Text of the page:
Delta to Buy U.S. Refinery for $150M


Delta Air Lines Inc will buy a Pennsylvania oil refinery from ConocoPhillips for $150 million, the most audacious move yet by an airline trying to save money on fuel costs.

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Delta said the first ever purchase of a refinery by an airline would allow it to cut jet fuel costs -- which reached $12 billion last year -- by $300 million annually. It said production at the refinery along with other agreements to exchange refined products for jet fuel would provide 80 percent of its fuel needs in the United States.

Delta will bring in a management team and outsource the trading operations at the 185,000 barrel per day Trainer, Pa., refinery.

Oil major BP will supply crude oil to be refined at the plant under a three-year agreement. BP and former refinery owner Phillips 66 will get a share of the gasoline, diesel and refined fuel to sell, in exchange for supplying Delta with jet fuel in other locations.

The deal will ease fears that the closure of several major U.S. East Coast refineries would cause a shortfall in gasoline or diesel supplies this summer. The governor of Pennsylvania has scheduled a news conference for Tuesday at Trainer, which has been idled since last September pending a sale.

Delta said it expects the purchase to add to its earnings and expand margins in the first year of operations as it recovers its investment. In addition to the $150 million purchase cost, Delta will also spend $100 million to re-tool the refinery to expand jet fuel output, it said.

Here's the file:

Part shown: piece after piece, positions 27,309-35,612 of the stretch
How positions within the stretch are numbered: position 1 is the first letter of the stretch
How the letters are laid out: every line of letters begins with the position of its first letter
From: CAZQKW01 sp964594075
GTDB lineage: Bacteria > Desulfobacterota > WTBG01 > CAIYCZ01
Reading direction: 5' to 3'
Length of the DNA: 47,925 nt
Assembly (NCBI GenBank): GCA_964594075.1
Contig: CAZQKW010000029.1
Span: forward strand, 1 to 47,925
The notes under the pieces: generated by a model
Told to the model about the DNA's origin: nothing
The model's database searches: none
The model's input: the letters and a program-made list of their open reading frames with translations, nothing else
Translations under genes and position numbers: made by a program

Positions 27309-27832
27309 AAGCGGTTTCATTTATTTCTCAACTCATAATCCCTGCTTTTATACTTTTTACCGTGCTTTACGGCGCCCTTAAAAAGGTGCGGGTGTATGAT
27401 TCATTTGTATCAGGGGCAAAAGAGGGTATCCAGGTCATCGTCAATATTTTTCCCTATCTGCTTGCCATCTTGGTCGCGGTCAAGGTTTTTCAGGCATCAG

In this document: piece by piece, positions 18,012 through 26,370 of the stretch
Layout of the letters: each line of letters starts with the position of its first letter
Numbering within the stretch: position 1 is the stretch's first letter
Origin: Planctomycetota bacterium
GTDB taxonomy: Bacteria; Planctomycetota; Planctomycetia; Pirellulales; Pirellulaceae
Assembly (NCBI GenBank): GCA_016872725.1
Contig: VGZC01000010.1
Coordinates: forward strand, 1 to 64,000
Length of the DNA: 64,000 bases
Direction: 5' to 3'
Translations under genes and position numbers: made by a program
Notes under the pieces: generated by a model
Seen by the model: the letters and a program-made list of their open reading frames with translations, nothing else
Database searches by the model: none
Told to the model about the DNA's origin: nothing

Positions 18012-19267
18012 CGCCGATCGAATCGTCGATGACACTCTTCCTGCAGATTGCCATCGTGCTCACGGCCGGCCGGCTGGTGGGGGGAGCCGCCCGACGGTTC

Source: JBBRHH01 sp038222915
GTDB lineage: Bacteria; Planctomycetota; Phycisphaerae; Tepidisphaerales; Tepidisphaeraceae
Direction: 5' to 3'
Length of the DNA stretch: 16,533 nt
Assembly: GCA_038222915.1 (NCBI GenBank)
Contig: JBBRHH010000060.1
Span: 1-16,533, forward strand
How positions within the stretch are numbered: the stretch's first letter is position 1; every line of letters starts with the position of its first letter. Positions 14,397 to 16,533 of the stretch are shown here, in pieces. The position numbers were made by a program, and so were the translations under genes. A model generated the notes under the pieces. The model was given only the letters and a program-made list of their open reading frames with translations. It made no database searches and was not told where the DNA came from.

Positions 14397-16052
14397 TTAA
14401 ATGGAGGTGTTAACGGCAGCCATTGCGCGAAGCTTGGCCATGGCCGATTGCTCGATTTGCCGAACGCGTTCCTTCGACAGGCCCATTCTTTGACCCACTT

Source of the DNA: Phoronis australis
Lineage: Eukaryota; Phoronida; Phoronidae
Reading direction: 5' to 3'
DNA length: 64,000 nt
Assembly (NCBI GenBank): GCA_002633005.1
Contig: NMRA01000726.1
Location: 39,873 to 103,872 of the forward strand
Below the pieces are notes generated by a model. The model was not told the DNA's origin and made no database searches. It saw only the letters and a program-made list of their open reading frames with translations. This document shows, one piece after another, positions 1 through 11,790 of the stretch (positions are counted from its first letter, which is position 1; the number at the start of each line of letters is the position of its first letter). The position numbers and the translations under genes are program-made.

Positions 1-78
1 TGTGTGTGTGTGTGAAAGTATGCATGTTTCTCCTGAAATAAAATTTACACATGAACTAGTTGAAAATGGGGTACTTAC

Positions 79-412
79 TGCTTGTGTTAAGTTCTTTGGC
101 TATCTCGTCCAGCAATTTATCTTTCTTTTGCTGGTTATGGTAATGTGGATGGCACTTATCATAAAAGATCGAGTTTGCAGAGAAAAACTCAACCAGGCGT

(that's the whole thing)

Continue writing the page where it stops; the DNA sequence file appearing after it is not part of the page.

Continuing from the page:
In the weeks leading up to the deal, analysts wondered how an airline could succeed at running a refinery that has produced losses for experienced energy companies. After the announcement, airline and oil industry analysts were still cautious on the purchase.

"Certainly, the East Coast will need refinery capacity to remain operable. But can Delta put together a group to run this refinery profitably," said Mark Routt, senior staff consultant with KBC Advanced Technologies in Houston.

Robert Mann, an airline consultant in Port Washington, New York, added that Delta's statement did not address how it will handle exposure to fluctuations in energy prices or refined product costs or the actual refining process costs.

"It's clearly a very innovative approach, but I think it will be a number of years before we know whether it actually works out," Mann said.

Routt noted that the buy could be aimed at freezing out the competition. Delta Air Lines is the second-largest air carrier, behind industry leader United Continental Holdings. United's Northeast U.S. hub is in Newark, New Jersey, about 90 miles north of the Trainer plant.

Another oil industry analyst, who asked not to be named because his firm represented a competing bid for the plant, said airlines and oil are both capital-intensive industries that require huge outlays of cash. Both incur large cash losses.

"They already make about 15 percent of their slate in jet fuel," he said, adding that he did not expect the refinery to be able to make more than 30,000 bpd of the fuel. Currently, the plant can make about 23,300 bpd.

The refinery would be run by a leadership team headed by Jeffrey Warmann, who last ran Murphy Oil USA's Meraux, Louisiana, refinery.

Atlanta-based Delta said the deal will include pipelines and other assets that will provide access to the delivery network for jet fuel reaching its Northeast operations, including its hubs at New York's LaGuardia and JFK airports.

Delta said its Monroe Energy LLC unit expects to close the purchase in the first half.